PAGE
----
An experiment designed to divert teens — especially teens of color — from the juvenile justice system has produced a dramatic decline in detention use, with Minnesota’s Ramsey County reporting a 57 percent drop since 2005 and Hennepin and Dakota counties reporting 33 percent, says the Minneapolis Star Tribune. The Juvenile Detention Alternative Initiative is based on research showing that most young offenders don’t need to be jailed to get them to show up in court or keep the streets safe, organizers said.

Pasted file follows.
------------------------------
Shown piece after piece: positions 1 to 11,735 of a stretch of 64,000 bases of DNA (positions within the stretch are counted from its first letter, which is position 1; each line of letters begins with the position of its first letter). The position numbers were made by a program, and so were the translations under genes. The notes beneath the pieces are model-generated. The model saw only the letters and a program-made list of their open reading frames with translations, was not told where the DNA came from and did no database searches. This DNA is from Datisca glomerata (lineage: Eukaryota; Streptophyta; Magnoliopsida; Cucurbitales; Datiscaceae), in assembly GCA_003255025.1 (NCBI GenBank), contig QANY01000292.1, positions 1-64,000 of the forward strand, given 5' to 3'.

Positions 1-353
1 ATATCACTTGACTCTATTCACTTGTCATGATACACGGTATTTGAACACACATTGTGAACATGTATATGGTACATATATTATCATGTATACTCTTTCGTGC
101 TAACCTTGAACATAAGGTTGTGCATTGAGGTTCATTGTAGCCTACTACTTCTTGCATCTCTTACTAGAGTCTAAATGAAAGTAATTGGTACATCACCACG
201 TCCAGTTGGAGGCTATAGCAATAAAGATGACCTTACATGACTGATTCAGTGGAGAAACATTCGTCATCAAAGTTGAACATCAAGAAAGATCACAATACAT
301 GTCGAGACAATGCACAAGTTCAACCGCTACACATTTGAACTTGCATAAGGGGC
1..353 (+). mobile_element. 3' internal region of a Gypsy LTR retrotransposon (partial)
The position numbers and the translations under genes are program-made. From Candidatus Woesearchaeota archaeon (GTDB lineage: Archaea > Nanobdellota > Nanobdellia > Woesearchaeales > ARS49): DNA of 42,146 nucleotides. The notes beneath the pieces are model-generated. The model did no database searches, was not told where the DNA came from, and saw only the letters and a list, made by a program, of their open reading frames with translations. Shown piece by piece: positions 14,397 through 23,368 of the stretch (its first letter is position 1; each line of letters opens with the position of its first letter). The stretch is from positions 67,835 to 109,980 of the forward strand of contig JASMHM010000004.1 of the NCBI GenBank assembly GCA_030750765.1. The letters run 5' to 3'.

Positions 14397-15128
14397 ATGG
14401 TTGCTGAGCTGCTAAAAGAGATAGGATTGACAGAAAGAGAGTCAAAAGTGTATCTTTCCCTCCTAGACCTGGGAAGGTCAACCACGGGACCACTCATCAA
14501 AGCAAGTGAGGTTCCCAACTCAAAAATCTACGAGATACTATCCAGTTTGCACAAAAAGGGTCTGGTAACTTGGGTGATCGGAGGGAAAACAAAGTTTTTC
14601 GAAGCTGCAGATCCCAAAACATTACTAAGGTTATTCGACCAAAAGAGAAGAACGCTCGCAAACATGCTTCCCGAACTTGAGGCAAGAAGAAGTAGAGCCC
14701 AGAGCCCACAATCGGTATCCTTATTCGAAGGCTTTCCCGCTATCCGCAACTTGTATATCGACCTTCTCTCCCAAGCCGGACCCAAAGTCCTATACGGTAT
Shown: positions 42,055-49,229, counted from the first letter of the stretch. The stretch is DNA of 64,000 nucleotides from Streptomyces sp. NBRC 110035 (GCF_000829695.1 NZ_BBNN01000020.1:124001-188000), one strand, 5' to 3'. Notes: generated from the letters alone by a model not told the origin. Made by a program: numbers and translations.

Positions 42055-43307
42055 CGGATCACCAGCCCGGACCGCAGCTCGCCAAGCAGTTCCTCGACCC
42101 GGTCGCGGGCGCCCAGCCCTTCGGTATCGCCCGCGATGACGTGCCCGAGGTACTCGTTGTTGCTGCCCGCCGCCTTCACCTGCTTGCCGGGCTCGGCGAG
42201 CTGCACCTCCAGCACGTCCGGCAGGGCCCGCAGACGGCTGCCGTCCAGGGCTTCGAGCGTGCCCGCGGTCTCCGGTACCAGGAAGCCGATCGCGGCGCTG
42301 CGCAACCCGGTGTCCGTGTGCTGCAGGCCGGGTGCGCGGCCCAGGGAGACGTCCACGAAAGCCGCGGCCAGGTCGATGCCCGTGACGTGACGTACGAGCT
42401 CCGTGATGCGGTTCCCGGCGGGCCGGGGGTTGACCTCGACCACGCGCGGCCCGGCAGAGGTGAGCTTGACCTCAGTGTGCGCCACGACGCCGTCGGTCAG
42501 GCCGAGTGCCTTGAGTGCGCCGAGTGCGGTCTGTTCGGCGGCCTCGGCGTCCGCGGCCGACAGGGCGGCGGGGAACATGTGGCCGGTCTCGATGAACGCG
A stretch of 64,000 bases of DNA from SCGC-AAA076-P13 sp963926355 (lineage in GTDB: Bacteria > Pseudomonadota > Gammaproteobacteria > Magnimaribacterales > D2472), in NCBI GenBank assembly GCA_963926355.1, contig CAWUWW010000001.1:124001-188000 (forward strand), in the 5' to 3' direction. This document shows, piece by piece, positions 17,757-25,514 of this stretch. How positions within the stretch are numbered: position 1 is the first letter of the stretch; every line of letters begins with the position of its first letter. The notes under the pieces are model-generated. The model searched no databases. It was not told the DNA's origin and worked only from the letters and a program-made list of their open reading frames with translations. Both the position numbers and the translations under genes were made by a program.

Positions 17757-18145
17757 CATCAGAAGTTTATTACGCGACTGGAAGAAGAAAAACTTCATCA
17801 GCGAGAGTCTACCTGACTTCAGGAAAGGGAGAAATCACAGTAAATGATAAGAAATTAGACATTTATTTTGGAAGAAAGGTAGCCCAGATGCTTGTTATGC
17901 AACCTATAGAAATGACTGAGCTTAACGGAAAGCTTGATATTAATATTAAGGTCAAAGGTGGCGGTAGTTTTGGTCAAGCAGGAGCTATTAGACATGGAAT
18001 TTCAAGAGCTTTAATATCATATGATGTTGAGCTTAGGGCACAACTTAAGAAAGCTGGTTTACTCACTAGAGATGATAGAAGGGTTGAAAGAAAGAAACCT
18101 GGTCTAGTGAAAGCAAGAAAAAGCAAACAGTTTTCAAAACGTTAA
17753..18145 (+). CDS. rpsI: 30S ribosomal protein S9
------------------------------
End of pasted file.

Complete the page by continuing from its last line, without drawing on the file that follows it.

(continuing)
The three counties are part of an experiment taking place across the nation, in which dozens of communities are offering teens “alternatives” to jail and are closely monitoring the results. The notion of letting more young offenders stay on the streets can make some people uneasy, project leaders acknowledged. Three years into the initiative, counties report no increase in court no-shows, in crimes committed while awaiting a court hearing, or beyond, they said. “Kids need to be held accountable and need services, but why is jail such an integral part of that?” asked Michael Belton, deputy director of juvenile corrections in Ramsey County. “If they’re a public safety or flight risk, sure. But it short-circuits our thinking [on how to rehabilitate them] and cuts off our creativity.”